[edit] Funerals and general strike

The following day, several thousand strikers, families and sympathizers took part in a funeral procession down Market Street, stretching more than a mile and a half, for Nicholas Bordois and Howard Sperry, the two persons killed on "Bloody Thursday". The police were wholly absent from the scene. The march made an enormous impact on San Franciscans, making a general strike, which had formerly been "the visionary dream of a small group of the most radical workers . . . a practical and realizable objective." After dozens of Bay Area unions voted for a general strike over the next few days, the San Francisco Labor Council voted on July 14 to call a general strike. The Teamsters had already been out for two days by that point.

San Francisco Mayor Angelo Rossi declared a state of emergency. Some federal officials, particularly Secretary of Labor Frances Perkins, were more skeptical. Roosevelt later recalled that some persons were urging him to steer the USS Houston, which was carrying him to Hawai'i, "into San Francisco Bay, all flags flying and guns double-shotted, and end the strike." Roosevelt rejected the suggestion.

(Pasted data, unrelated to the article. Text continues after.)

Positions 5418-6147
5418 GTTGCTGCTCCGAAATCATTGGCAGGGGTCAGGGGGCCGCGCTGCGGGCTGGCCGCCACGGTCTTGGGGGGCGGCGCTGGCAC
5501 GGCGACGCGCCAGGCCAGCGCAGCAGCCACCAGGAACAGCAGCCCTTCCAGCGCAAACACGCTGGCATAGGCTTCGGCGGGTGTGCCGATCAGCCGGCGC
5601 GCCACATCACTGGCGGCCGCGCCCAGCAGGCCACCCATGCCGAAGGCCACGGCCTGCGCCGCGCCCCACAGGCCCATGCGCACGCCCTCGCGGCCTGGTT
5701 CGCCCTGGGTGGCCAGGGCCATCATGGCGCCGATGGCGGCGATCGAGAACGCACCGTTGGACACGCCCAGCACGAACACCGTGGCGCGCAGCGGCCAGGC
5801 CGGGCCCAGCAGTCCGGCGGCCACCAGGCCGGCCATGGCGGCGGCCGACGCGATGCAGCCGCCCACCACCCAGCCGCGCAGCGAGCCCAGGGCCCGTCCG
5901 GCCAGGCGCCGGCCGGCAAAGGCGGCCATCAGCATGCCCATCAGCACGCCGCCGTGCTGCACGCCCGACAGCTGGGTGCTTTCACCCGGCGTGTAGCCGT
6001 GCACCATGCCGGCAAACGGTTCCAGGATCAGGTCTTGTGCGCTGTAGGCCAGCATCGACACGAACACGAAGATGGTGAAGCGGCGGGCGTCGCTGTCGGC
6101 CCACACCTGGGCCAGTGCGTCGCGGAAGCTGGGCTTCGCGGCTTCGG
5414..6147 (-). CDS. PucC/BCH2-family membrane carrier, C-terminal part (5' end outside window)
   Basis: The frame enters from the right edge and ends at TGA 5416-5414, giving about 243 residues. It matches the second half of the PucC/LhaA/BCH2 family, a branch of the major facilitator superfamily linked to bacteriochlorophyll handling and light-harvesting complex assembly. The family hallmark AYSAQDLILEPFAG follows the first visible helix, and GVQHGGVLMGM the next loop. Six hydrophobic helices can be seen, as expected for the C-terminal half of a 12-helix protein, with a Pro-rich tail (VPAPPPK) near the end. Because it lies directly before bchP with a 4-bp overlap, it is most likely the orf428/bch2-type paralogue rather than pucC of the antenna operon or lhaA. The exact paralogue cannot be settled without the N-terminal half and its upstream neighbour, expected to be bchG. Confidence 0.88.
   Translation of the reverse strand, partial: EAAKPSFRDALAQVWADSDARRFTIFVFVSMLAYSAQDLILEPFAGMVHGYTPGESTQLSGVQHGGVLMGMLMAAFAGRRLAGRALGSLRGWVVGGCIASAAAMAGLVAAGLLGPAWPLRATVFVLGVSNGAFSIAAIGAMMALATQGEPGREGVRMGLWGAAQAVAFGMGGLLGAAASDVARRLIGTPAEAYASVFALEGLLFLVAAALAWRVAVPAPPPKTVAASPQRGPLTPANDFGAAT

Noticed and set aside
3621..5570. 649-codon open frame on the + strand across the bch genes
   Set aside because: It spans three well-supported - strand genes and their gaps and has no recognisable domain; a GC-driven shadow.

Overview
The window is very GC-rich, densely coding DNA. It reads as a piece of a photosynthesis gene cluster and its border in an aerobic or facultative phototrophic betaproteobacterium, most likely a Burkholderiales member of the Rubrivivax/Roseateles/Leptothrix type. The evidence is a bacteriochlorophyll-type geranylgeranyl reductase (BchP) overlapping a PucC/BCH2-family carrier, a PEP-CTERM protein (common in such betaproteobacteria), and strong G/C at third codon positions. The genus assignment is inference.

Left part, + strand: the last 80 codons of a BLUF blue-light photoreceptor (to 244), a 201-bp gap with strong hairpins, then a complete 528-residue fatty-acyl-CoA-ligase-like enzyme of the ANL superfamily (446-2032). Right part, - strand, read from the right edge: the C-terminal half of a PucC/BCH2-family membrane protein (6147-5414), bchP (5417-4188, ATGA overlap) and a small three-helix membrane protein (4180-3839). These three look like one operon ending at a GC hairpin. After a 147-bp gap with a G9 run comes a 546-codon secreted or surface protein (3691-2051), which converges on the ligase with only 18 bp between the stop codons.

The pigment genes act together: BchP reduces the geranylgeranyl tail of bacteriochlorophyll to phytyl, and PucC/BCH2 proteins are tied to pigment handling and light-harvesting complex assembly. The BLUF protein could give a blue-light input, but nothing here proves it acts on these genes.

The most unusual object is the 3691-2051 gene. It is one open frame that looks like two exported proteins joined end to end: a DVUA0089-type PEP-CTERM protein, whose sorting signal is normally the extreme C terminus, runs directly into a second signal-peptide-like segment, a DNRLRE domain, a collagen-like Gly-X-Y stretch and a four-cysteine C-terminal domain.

The strike lasted four days. Non-union truck drivers joined the first day; the movie theaters and night clubs closed down. While food deliveries continued with the permission of the strike committee, many small businesses closed, posting signs in support of the strikers. Reports that unions in Portland and Seattle would also begin general strikes picked up currency.

[edit] End of the strike

The calling of a general strike had an unexpected result: it gave the General Strike Committee, whose makeup was far less militant than the longshoremen's strike committee, effective control over the maritime strike itself. When the Labor Council voted to terminate the general strike it also recommended that the unions accept arbitration of all disputed issues. When the National Longshore Board put the employer's proposal to arbitrate to a vote of striking longshoremen, it passed in every port except Everett, Washington.

That, however, left the striking seamen in the lurch: the employers had refused to arbitrate with the ISU unless it first won elections on the fleets on strike. While Bridges, who had preached solidarity among all maritime workers and scorned arbitration, apologized to the seamen for the longshoremen's vote, the President of the ISU urged them to hold out and to burn their "fink books", the membership records of the company union to which they had been forced to pay dues.